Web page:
Earlier today, Danny Meyer's Union Square Hospitality Group—the restaurateur behind such eateries as the Modern and the eponymous Union Square Café—announced that all 13 of its restaurants would be eliminating tipping from the dining experience.
The change, according to the New York Times, will coincide with a raise in menu prices, which should help increase pay for cooks and kitchen workers, who by law can't share in pooled tips. "The gap between what the kitchen and dining-room workers make has grown by leaps and bounds," Meyer told the Times.
As a former server (and food runner ... and busboy ... and bar-back) I decided to dig through our archives (and some other sources) to see if Meyer's idea can be supported by research:
- Economically speaking, tipping doesn't make a whole lot of sense. As Noah Davis reported in 2013, if people act in self-interest (as economists presume they do), forcing a transaction that requires someone to act against self-interest is an inherently counterintuitive act. Davis also cites other studies showing that there's "very little relationship between the quality of service and the size of the tip."
- If a case study released last year is any indication, all things are not created equal in the tipping atmosphere. After surveying 394 people who'd just eaten dinner, researchers reported "both white and black restaurant customers discriminate against black servers by tipping them less than their white co-workers."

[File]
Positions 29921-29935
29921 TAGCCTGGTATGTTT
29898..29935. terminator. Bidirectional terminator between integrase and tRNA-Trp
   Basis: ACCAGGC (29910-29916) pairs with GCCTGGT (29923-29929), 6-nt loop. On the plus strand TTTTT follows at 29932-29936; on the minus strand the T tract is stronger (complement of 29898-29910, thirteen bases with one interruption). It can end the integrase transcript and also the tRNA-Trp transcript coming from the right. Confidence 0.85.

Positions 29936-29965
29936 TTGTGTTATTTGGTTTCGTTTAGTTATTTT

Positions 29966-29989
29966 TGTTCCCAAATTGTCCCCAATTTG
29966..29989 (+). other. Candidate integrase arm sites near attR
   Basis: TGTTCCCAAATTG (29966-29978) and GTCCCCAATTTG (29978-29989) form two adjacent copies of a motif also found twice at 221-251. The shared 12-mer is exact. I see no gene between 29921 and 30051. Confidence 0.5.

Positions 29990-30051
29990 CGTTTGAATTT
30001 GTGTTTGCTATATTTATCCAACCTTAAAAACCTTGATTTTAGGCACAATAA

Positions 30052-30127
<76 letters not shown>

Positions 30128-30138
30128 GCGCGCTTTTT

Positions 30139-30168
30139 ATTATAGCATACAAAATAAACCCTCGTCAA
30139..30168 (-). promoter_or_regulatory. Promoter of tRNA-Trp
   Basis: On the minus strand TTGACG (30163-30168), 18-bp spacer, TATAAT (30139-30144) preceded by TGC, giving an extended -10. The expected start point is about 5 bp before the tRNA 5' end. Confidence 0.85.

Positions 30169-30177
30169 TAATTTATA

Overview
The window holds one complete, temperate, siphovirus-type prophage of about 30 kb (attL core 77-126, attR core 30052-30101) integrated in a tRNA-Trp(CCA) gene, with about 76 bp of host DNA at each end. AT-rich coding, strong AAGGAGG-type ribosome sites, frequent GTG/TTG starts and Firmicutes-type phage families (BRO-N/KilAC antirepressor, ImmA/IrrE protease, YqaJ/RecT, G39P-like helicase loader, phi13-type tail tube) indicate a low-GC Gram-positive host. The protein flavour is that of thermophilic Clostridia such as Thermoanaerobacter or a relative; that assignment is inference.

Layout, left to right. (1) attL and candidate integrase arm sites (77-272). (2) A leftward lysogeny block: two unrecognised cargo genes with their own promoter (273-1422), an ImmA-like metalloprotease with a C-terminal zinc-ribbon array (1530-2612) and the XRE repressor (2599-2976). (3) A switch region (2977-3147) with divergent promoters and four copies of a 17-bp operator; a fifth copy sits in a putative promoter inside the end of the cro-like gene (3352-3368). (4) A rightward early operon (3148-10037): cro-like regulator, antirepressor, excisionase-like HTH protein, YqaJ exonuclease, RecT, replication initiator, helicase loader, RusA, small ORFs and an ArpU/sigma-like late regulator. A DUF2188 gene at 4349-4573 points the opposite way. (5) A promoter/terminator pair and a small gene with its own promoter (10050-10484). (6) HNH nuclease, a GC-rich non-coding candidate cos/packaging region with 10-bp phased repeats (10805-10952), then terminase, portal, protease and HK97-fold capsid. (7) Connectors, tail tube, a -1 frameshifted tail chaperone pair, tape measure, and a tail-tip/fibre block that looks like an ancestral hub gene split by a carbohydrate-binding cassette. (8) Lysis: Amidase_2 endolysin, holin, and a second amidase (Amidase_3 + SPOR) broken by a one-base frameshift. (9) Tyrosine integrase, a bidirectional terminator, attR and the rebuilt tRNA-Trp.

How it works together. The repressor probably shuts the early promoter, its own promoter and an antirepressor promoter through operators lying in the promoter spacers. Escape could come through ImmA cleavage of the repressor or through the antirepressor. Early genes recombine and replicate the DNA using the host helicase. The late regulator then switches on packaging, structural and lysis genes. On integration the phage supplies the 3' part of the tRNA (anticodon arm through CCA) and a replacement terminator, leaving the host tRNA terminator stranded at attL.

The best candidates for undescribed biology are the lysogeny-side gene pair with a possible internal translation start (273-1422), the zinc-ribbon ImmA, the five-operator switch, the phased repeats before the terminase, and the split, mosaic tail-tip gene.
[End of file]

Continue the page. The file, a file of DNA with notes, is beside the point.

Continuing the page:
- Fun, maybe not-so-surprising fact: Attractive servers get tipped better. A study released in May found that attractive servers earn about $1,261 more per year in tips than unattractive servers. Interestingly enough, the biggest tip dynamic was actually "female customers tipping attractive females more than unattractive females." Envy tipping, perhaps?
- From our pals at Eater: New York City servers earn, on average, $40,000, with some going upwards of $100,000. A line cook, on the other hand, is "unlikely to make much more than $35,000 a year." Maybe a bump in menu pricing—and a subsequent re-distribution of wealth—could make for a more even playing field.
- Looking at the issue nationally, nearly 15 percent of the servers live in poverty, compared to seven percent of all workers, according to the Wall Street Journal. "Close to one in 10 workers is employed in the restaurant industry, more than manufacturing at this point," University of California–Berkeley economist Sylvia Allegretto told the Journal, adding that "income flows on a weekly basis are extremely erratic." This all hearkens back to Noah Davis' earlier sentiment: Tipping doesn't make logical sense, and we can't rely on everyone to tip fairly.
So we'll see how this works out for Meyer and New York servers in the long run, but as far as research goes, this may not be the worst policy in the world.